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Document 52021DC0355R(01)


COM/2021/355 final/2

Brussels, 6.5.2021

COM(2021) 355 final/2

This document corrects COM(2021)355 final of 6.5.2021.
Correction of a footnote.
Concerns the English version only.

The text shall read as folllows:





Stronger together: an ‘end to end’ approach on covid-19 therapeutics

The COVID-19 pandemic has inflicted unprecendented human, social and economic costs in the European Union and around the world. The skills and dedication of scientists, coupled with sustained research and innovation efforts at both European and international level, have led to the development of several effective vaccines. However, the vaccines will not eliminate the disease overnight and therapeutics will still be needed for patients in hospitals and at home, including people suffering from ‘long COVID’ (the long-term effects of COVID-19 infection). For these reasons, therapeutics will continue to play a significant role in the response to COVID-19, complementing the successful EU strategy for COVID-19 vaccines 1 .

While it took less than a year after the outbreak of the pandemic to start the vaccination campaign, the availability of therapeutics for affected patients is still limited. So far, remdesivir is the only therapeutic authorised at EU level for treating COVID-19. Efforts remain fragmented and there is no common framework for the development and deployment of targeted therapeutics in the EU. To complement the EU strategy for COVID-19 vaccines, a reinforced and strategic approach to developing, manufacturing and procuring safe and effective COVID-19 therapeutics at EU level will limit the need for hospitalisation, speed up recovery times and ultimately save lives.

This approach will cover a wide range of areas, including research, development, authorisation, production and the procurement of safe and effective novel or repurposed therapeutics, tailored to the different disease phases (including recovery) and degrees of severity – caused both by the original strain of SARS-CoV2 and its variants. Joint EU efforts on therapeutics will also pay particular attention to research on, and the treatment of, ‘long COVID’, which is characterised by symptoms persisting after the normal recovery period and requires a different therapeutic approach. While implementing the strategy actions, particular attention will be taken to ensure access and availability of medicines for children and the most vulnerable patients like for example elderly patients and persons with disabilities.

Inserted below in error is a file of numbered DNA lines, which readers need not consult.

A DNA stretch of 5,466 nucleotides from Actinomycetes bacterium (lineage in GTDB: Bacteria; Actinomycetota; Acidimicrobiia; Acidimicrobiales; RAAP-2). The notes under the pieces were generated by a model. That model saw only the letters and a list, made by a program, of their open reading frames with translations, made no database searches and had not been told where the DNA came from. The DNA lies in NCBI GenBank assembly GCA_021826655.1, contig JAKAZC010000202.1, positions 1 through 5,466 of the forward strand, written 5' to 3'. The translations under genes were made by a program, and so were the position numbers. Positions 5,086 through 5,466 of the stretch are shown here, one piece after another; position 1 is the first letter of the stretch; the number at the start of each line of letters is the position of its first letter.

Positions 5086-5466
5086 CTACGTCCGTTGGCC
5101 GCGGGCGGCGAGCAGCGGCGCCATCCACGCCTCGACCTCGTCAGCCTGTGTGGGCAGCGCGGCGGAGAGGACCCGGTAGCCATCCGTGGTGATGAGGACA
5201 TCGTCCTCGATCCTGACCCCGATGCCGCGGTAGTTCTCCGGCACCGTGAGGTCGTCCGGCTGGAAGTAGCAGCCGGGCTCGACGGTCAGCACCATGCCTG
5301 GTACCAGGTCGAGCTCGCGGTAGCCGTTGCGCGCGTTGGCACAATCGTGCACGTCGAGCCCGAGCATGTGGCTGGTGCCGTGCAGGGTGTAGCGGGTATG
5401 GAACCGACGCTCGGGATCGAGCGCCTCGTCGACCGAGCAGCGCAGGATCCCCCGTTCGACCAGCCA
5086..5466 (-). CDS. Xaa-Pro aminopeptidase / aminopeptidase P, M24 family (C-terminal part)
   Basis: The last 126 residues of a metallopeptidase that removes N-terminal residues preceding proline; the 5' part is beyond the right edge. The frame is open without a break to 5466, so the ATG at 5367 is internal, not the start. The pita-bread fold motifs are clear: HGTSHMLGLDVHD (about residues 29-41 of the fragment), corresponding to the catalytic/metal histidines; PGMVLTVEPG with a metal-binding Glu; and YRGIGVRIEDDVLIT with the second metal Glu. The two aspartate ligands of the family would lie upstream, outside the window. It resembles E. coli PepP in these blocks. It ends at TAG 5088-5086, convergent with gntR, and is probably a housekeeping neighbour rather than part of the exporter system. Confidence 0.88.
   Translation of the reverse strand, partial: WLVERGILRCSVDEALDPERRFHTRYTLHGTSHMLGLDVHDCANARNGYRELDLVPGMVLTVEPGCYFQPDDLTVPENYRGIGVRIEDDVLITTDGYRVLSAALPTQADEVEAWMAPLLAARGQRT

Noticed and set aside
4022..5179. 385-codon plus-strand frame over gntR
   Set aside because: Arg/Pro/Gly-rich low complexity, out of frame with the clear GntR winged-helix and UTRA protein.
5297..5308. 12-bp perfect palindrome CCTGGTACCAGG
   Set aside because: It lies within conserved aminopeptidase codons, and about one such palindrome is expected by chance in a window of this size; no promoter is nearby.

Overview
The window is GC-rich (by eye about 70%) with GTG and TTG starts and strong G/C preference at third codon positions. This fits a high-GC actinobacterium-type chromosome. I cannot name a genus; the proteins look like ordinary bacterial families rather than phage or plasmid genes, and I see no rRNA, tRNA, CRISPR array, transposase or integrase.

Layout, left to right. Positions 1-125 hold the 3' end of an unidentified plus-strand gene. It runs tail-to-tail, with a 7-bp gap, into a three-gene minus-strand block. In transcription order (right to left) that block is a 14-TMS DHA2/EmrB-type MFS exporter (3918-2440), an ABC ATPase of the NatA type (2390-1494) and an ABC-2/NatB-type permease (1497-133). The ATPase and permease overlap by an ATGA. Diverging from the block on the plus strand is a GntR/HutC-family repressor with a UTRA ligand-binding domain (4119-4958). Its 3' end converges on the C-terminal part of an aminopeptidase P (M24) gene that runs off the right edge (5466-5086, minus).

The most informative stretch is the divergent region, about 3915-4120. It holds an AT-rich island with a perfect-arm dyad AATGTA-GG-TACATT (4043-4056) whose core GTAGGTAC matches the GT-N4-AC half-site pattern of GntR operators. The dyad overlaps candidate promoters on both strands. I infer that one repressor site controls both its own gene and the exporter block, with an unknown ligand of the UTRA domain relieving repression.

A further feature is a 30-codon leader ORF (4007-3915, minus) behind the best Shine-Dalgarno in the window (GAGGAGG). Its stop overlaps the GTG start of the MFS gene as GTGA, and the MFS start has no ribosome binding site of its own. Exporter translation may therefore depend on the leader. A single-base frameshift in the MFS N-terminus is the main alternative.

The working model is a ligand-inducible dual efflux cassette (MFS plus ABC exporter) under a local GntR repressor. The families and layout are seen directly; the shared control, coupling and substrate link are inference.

Since the outbreak of the pandemic, the Commission, the Member States and the industry have taken action on various fronts, in particular on antivirals and neutralising antibodies against SARS‑CoV2. The Commission mobilised research funds from the start, the European Medicines Agency (EMA) engaged with national medicines agencies and industry to support the authorisation of promising therapeutics, and large‑scale joint procurement contracts on behalf of Member States supported timely access to treatments such as remdesivir and intensive care unit (ICU) medicines.

However, more coordinated efforts are needed to boost ongoing initiatives and develop new ones, in order ultimately to improve the prospects of recovery for all COVID-19 patients. This EU strategy on COVID-19 therapeutics draws on an ‘end to end’ approach to building a broad portfolio of COVID-19 therapeutics. It covers the full lifecycle of medicines from research, development, selection of promising candidates, fast regulatory approval, manufacturing and deployment to final use.

The strategy will build on existing efforts to ensure a coordinated EU approach to achieve this ambitious but realistic objective. Building on experience from the EU vaccines strategy, the Commission is ready to mobilise all available tools and resources to ensure a genuine gear‑change in the development and delivery of safe and effective therapeutics for COVID-19 patients, with the aim of having three new therapeutics available by October 2021 and possibly two more by the end of the year. This could make a significant difference in the treatment of COVID-19 patients in a real-world setting.

This EU strategy will be scalable for the benefit of COVID-19 patients globally, supporting a worldwide inclusive approach via bilateral and regional partnerships and established multilateral structures in the fight against the pandemic, and equitable access to treatment.

1.Research, development and innovation

Research, development and innovation is the first step to ensuring safe and effective therapeutics. Research on therapeutics focuses either on discovering completely novel candidate therapeutics or on repurposing existing therapeutics. Very early on (30 January 2020), the Commission launched a first call for research and innovation on COVID-19 2 . To date, it has supported 45 research projects on COVID-19 therapeutics and treatment options, for a total value of €119 million. Projects in the field of repurposed therapeutics have identified already existing medicines that have potential to be used as therapeutics for COVID-19, and could be produced at scale and made available quickly 3 , 4 . Other projects employing innovative technologies such as antibody-based therapies 5 , 6 are already delivering substantial results.